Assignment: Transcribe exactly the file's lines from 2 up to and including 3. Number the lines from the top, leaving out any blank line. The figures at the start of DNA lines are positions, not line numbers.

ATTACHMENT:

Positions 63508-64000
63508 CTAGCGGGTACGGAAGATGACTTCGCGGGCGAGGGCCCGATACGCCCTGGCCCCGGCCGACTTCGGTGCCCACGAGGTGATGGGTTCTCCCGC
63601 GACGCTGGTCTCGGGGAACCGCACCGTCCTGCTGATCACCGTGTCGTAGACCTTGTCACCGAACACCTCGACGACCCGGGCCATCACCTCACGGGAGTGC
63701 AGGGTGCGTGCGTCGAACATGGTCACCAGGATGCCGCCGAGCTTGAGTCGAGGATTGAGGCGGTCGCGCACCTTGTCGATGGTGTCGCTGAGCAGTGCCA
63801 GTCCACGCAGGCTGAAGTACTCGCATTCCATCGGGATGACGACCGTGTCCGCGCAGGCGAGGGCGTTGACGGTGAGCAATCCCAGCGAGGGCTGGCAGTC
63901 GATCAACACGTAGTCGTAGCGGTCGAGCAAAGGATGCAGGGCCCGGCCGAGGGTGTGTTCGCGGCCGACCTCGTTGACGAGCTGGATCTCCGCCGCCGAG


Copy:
63508 CTAGCGGGTACGGAAGATGACTTCGCGGGCGAGGGCCCGATACGCCCTGGCCCCGGCCGACTTCGGTGCCCACGAGGTGATGGGTTCTCCCGC
63601 GACGCTGGTCTCGGGGAACCGCACCGTCCTGCTGATCACCGTGTCGTAGACCTTGTCACCGAACACCTCGACGACCCGGGCCATCACCTCACGGGAGTGC